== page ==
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Toshiba L200

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On 12/27/2018 at 7:10 PM, Cuttysark said:

Toshiba L200 are all PMR, they use this media:

 http://www.sdk.co.jp/english/news/2017/26793.html

SMR is not a feature of the magnetic platter, but of the write head. The data on the media is always stored using PMR. It can be read back at full speed without going through any special processing.

But once the areal density of those 1TB-2.5" platters is too high for the L200's write head to write a single track without overwriting neighboring tracks, it has to write using SMR. And that's exactly what the L200 drives with 128 MB RAM buffer do.

To differentiate SMR drives from faster drives, the ones which can still write single tracks / sectors randomly, the latter are now called CMR (Conventional Magnetic Recording) drives. The L200 models with an 8 MB buffer are CMR drives.

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On 1/21/2019 at 3:01 AM, jtsn said:

SMR is not a feature of the magnetic platter, but of the write head. The data on the media is always stored using PMR. It can be read back at full speed without going through any special processing.

But once the areal density of those 1TB-2.5" platters is too high for the L200's write head to write a single track without overwriting neighboring tracks, it has to write using SMR. And that's exactly what the L200 drives with 128 MB RAM buffer do.

To differentiate SMR drives from faster drives, the ones which can still write single tracks / sectors randomly, the latter are now called CMR (Conventional Magnetic Recording) drives. The L200 models with an 8 MB buffer are CMR drives.

Doesn't the inconsistent performance of SMR only matter if you're going to be doing a lot of erasing and rewriting like you might do with a RAID setup? SMR drives would be intolerable in that application. If you only plan to write something to your drive once then leave it there pretty much forever it shouldn't be as big of a deal, right? 

Edited by OldComputerGuy
Typos

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. If you only plan to write something to your drive once then leave it there pretty much forever it shouldn't be as big of a deal, right?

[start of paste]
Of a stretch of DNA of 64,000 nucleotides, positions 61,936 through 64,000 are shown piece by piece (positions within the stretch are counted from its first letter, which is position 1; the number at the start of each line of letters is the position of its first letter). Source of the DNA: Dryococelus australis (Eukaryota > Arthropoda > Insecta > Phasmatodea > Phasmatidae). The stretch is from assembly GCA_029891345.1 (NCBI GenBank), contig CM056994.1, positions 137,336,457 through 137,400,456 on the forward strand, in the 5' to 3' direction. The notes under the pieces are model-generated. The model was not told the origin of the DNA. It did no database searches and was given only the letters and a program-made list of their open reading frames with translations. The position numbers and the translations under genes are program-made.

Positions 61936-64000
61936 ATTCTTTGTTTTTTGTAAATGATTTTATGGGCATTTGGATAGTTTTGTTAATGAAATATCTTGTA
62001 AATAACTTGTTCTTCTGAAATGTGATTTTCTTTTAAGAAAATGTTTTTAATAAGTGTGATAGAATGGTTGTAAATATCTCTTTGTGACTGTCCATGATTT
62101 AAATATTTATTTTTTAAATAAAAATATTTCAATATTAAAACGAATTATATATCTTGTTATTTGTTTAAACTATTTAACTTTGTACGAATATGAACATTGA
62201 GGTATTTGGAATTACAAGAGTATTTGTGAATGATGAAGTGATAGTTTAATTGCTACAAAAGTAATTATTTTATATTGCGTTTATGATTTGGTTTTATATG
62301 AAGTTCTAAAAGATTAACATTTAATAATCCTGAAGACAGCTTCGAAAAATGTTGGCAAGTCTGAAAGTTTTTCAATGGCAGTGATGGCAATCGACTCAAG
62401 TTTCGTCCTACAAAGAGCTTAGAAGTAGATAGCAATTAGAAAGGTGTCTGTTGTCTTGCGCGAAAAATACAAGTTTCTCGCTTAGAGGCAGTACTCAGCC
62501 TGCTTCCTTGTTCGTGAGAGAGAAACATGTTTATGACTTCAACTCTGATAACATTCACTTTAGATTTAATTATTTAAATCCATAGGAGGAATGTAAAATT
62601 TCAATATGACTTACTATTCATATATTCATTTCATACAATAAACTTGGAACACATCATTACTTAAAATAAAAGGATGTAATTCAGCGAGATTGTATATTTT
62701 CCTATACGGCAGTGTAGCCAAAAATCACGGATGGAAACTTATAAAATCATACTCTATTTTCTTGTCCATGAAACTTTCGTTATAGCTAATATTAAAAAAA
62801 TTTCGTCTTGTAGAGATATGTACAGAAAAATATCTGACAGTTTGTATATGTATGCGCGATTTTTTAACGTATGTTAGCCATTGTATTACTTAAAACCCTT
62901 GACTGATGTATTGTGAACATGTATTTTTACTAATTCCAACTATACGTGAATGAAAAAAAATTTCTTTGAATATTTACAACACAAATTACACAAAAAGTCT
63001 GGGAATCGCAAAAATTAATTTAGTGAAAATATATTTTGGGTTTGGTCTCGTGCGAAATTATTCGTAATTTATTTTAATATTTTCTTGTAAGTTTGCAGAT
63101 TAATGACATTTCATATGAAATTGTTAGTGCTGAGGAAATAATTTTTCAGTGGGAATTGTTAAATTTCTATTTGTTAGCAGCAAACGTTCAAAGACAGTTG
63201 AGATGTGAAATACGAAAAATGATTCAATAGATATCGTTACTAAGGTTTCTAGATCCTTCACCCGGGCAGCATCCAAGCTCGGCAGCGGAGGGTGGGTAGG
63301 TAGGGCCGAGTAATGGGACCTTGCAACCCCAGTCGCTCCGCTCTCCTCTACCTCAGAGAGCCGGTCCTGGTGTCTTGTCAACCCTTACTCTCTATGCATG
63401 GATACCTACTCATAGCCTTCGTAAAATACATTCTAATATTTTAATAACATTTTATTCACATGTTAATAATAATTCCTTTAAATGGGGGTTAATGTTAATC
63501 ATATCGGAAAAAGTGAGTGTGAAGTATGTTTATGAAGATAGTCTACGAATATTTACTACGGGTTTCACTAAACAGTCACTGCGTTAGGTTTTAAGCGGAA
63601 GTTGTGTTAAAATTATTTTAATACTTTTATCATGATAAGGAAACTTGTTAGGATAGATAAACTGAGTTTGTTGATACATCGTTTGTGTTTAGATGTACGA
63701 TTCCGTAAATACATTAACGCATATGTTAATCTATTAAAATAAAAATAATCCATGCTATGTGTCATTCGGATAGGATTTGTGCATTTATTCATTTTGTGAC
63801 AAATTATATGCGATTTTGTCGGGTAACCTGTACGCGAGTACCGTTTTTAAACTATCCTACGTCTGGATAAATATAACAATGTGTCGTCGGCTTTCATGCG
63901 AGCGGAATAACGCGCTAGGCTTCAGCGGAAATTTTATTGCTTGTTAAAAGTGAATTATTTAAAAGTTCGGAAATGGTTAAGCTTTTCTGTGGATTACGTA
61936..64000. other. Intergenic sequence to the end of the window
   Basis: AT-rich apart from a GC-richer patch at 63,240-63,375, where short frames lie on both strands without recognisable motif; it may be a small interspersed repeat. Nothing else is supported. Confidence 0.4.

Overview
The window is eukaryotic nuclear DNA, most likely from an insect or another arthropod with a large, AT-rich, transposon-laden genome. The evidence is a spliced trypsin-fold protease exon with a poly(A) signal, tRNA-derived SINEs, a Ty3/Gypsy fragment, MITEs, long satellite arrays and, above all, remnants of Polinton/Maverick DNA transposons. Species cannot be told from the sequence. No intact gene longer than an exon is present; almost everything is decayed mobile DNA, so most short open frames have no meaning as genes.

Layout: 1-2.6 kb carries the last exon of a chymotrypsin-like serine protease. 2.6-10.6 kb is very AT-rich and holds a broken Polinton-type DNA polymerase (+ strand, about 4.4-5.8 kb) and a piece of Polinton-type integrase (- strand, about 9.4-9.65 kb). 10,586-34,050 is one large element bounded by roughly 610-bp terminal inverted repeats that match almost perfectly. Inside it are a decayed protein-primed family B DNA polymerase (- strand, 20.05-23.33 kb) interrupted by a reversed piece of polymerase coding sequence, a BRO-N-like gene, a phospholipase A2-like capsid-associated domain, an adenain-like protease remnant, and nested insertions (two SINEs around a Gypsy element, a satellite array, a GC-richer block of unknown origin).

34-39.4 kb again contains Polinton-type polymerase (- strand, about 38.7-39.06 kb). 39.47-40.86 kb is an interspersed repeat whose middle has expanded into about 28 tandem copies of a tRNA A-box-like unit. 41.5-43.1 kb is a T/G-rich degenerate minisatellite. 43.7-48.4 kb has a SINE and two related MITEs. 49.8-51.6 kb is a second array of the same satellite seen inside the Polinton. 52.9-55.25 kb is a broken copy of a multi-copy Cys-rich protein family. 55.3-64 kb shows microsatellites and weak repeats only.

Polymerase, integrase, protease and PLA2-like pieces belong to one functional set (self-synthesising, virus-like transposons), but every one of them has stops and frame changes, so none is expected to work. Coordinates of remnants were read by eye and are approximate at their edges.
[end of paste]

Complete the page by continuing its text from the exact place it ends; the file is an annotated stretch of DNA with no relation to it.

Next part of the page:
Correct. Although keep in mind even a single write large enough may cause you to see the performance hit.

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On 1/21/2019 at 8:01 AM, jtsn said:

SMR is not a feature of the magnetic platter, but of the write head. The data on the media is always stored using PMR. It can be read back at full speed without going through any special processing.

But once the areal density of those 1TB-2.5" platters is too high for the L200's write head to write a single track without overwriting neighboring tracks, it has to write using SMR. And that's exactly what the L200 drives with 128 MB RAM buffer do.

To differentiate SMR drives from faster drives, the ones which can still write single tracks / sectors randomly, the latter are now called CMR (Conventional Magnetic Recording) drives. The L200 models with an 8 MB buffer are CMR drives.

Sorry for the late reply, but yes, you were right, these disks are definitely SMR, I have a few of them and it's especially noticeable on a btrfs raid5 pool, writes start fast enough but after a few GB transfer speed tanks.

Turns out I had a cable problem with one of the disks, so the performance issues might be related to that, let me test some more and I'll post an update later.

Edited by Cuttysark

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Cable problem is fixed and still bad sustained write performance, so I have no doubts now that they are SMR, even as single drive write performance decreases after a while but like mentioned it's much more noticeable in a raid config, I have a 4 disk raid5 btrfs pool with theses disks, and transferring a large number of large video files (from a fast SSD pool) speed starts at around 300MB/s which is about what I expected, but after about 30 or 40GB transferred (maybe they have a small CMR zone?) it tanks to around 30MB/s and stays like that for the duration, I have other raid pools with CMR disks and transfer speeds remain consistent for the whole tranfer.

 

259838688_Screenshot2019-08-1719_38_38.png.51ad137aeaa4f2af5f10d89c8ee63b79.png

 

 

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